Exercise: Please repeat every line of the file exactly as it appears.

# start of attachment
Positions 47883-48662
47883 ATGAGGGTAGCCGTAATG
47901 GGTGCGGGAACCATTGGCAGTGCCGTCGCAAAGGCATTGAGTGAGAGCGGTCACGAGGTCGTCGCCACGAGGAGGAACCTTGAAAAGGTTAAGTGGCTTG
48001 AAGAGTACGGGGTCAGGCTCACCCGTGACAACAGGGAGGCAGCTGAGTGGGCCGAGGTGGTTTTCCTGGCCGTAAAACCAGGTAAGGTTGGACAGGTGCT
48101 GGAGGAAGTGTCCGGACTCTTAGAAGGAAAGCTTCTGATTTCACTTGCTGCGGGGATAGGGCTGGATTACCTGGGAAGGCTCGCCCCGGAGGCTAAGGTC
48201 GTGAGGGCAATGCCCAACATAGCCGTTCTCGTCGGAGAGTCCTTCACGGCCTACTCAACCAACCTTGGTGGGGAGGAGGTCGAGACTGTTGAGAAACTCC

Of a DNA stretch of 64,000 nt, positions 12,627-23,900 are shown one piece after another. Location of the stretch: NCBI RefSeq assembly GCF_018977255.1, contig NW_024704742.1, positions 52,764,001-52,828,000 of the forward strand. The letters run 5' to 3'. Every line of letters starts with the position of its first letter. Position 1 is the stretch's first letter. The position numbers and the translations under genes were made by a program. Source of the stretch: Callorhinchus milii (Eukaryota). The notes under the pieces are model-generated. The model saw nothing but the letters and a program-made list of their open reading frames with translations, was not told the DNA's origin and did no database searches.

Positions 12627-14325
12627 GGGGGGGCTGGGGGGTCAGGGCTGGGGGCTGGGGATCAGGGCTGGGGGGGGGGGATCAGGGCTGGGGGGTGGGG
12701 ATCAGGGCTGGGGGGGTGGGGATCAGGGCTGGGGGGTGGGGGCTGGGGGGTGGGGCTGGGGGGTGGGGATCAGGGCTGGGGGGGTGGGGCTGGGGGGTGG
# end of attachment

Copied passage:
Positions 47883-48662
47883 ATGAGGGTAGCCGTAATG
47901 GGTGCGGGAACCATTGGCAGTGCCGTCGCAAAGGCATTGAGTGAGAGCGGTCACGAGGTCGTCGCCACGAGGAGGAACCTTGAAAAGGTTAAGTGGCTTG
48001 AAGAGTACGGGGTCAGGCTCACCCGTGACAACAGGGAGGCAGCTGAGTGGGCCGAGGTGGTTTTCCTGGCCGTAAAACCAGGTAAGGTTGGACAGGTGCT
48101 GGAGGAAGTGTCCGGACTCTTAGAAGGAAAGCTTCTGATTTCACTTGCTGCGGGGATAGGGCTGGATTACCTGGGAAGGCTCGCCCCGGAGGCTAAGGTC
48201 GTGAGGGCAATGCCCAACATAGCCGTTCTCGTCGGAGAGTCCTTCACGGCCTACTCAACCAACCTTGGTGGGGAGGAGGTCGAGACTGTTGAGAAACTCC

Of a DNA stretch of 64,000 nt, positions 12,627-23,900 are shown one piece after another. Location of the stretch: NCBI RefSeq assembly GCF_018977255.1, contig NW_024704742.1, positions 52,764,001-52,828,000 of the forward strand. The letters run 5' to 3'. Every line of letters starts with the position of its first letter. Position 1 is the stretch's first letter. The position numbers and the translations under genes were made by a program. Source of the stretch: Callorhinchus milii (Eukaryota). The notes under the pieces are model-generated. The model saw nothing but the letters and a program-made list of their open reading frames with translations, was not told the DNA's origin and did no database searches.

Positions 12627-14325
12627 GGGGGGGCTGGGGGGTCAGGGCTGGGGGCTGGGGATCAGGGCTGGGGGGGGGGGATCAGGGCTGGGGGGTGGGG
12701 ATCAGGGCTGGGGGGGTGGGGATCAGGGCTGGGGGGTGGGGGCTGGGGGGTGGGGCTGGGGGGTGGGGATCAGGGCTGGGGGGGTGGGGCTGGGGGGTGG